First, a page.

As for belt drive, whatever on the street. They dont last as long for performance applications, but my issue arises here. What if it breaks? Well, you’re shit out of luck. for a chain, carry a spare master link and some spare links, and youll be fine to get it back home. for an ADV bike, that seems important when rocks and such are everywhere out to get you. So if they cover that belt drive entirely, then maybe I wont have a problem with it.But otherwise, youre bound to get rocks tearing up that belt.
For life? I dont remember. I think it was something like 10k vs. 20k on a chain Some claim 100k+, but they are also riding 50hp harley’s so I’d take that with a grain of salt. (If that ADV bike is 50hp we have a big problem here.) ADV bikes these days usually have upwards of 180hp. Belts dont like that kind of power, they are too stretchy, you need tensioner, and your also screwed if the tensioner breaks.
Also thro, the belts are all kevlar, and toothed, so no belt slip. But it will stretch. You can break the teeth if you are really pushing some hp. Along with if you want to do hard launches, or wheelies, things that are tough on the drive train, you almost always see chain conversions for those applications,
Buell turned into EBR making some of the coolest vtwin superbikes out there. Not as powerful as ducati’s at the time, but cooler imo. I wasnt a fan of the panigale look. EBR is now out of buissness again. So no Buell or EBR in todays market.
These bikes are what “Buell’s should have been.” if you were to ask me. The price was the problem here. They lagged behind the japanese and Italian bikes, which while fine and still an incredible bike, it had an inflated price to match. Those two things effectively killed it. I never saw one on the road. And why would I when you can get what is an effectively better bike for 5k$ less?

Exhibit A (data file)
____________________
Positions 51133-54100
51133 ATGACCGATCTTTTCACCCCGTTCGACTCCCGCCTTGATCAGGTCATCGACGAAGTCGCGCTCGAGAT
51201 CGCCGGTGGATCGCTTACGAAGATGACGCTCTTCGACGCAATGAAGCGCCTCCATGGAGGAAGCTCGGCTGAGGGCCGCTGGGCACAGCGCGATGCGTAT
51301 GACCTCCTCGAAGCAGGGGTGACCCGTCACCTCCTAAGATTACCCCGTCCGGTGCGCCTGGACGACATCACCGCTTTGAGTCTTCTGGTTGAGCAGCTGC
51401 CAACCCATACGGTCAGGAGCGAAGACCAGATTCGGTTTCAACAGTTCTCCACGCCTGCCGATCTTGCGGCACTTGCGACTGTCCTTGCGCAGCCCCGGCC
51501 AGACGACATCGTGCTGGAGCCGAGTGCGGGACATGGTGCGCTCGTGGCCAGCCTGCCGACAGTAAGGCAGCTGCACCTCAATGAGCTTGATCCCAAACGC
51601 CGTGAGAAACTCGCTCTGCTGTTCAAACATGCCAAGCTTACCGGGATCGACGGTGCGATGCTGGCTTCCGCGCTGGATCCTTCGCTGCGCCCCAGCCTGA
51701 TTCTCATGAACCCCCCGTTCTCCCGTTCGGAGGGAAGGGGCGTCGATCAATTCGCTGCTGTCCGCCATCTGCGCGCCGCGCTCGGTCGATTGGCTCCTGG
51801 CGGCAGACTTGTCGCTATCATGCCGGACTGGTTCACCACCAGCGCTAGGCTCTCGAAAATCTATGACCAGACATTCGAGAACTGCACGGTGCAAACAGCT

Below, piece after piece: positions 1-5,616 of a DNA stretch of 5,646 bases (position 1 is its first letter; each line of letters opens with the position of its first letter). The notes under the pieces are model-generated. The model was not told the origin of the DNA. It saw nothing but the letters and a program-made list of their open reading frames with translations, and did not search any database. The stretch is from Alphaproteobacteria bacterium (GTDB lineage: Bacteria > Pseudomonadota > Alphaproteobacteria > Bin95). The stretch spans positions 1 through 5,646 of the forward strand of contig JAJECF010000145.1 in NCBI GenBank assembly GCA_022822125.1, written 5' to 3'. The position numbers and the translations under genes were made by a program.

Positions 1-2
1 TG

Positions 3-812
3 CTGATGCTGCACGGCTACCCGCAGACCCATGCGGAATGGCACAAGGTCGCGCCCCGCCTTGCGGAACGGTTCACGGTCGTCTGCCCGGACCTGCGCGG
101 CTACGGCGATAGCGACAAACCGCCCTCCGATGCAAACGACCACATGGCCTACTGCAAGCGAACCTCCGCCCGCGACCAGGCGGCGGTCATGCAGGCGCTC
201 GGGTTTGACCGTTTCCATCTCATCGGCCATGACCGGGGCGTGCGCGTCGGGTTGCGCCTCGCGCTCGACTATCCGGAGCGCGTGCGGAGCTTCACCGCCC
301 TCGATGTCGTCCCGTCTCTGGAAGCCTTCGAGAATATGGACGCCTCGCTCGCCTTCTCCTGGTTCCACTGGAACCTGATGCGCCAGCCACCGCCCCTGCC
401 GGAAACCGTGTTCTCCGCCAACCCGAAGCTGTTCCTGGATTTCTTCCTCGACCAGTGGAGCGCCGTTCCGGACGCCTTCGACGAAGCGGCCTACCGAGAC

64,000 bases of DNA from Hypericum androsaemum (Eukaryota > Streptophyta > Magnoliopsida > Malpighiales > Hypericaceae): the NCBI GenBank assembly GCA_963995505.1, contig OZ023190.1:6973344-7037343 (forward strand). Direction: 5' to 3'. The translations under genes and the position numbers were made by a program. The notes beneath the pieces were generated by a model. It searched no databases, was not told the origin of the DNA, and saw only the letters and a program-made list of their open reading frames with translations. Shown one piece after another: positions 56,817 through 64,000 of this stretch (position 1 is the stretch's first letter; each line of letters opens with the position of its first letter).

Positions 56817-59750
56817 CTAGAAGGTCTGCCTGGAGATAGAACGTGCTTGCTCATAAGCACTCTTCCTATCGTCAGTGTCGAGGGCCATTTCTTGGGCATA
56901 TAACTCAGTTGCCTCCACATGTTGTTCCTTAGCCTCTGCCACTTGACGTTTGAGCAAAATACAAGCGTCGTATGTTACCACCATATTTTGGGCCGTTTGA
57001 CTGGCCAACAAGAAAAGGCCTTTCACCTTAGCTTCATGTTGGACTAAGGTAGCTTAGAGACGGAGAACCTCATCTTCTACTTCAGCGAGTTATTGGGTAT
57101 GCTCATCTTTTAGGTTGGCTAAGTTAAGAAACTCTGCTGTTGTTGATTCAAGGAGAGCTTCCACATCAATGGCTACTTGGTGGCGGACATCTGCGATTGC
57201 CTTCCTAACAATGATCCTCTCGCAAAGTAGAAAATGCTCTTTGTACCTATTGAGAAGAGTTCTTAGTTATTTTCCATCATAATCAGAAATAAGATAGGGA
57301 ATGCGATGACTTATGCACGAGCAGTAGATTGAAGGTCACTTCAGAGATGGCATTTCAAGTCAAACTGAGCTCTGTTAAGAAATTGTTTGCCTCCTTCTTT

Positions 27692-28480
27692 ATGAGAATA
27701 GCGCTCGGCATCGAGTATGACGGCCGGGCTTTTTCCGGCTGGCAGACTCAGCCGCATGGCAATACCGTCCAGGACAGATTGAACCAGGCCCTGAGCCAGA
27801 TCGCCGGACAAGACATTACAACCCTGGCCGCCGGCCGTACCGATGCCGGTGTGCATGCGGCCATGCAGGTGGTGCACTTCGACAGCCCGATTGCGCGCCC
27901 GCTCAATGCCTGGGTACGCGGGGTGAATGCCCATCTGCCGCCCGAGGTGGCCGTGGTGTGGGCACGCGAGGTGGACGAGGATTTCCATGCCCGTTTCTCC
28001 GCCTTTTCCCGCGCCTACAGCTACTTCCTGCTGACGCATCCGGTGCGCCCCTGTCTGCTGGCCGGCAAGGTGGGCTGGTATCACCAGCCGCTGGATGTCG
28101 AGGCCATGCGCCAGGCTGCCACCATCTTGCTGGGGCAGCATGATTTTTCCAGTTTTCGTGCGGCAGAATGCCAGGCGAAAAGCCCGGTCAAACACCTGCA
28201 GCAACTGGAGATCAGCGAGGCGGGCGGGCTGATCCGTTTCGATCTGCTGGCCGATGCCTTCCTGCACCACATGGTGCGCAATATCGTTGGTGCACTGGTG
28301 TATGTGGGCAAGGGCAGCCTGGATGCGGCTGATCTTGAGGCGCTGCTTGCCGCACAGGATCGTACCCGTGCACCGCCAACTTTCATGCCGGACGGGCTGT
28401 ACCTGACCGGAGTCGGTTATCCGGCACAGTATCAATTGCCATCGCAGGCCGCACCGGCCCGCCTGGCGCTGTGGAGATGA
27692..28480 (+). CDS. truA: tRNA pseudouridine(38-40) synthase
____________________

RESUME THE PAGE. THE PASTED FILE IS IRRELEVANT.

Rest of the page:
Just on chain life, it is HIGHLY dependent on maintenance and how you lubricate it.
Just apply chain lube every 500-1000 km? You’ll get 20,000-25,000km if that.
Keep it CLEAN by removing lube covered in dirt, etc. and lubricate it properly? I’m sure 100,000 km plus would be achievable.
I used to get 20,000 km to a chain while applying proper chain lube all the time (but not cleaning the chain meticulously).
Tried out WD40 and got 70,000 out of it with less maintenance, purely because the WD40 doesn’t get dirt and crap stuck to it and turn into a grinding paste…
I’ve seen a couple of Buells on the road here in Australia (a guy i work with actually rides an older one in occasionally). The problem is, as you say, why would you buy one (other than “character” and being different, sure)? Especially here, being extremely limited in dealer support network and plenty of other bikes being objectively better for less money.
Yea maintenance is just as key with belts as well. Otherwise those can go in less then 5000 miles. They are easier, but it needs done.
I didnt know there were people who didnt maintenance their chains other then more lube. I’ve always degreased, brushed, and then lubed when I did my chain. which I need to do in the next couple days
I ride a bicycle. I can’t remember ever lubing my chain. On my to do list now.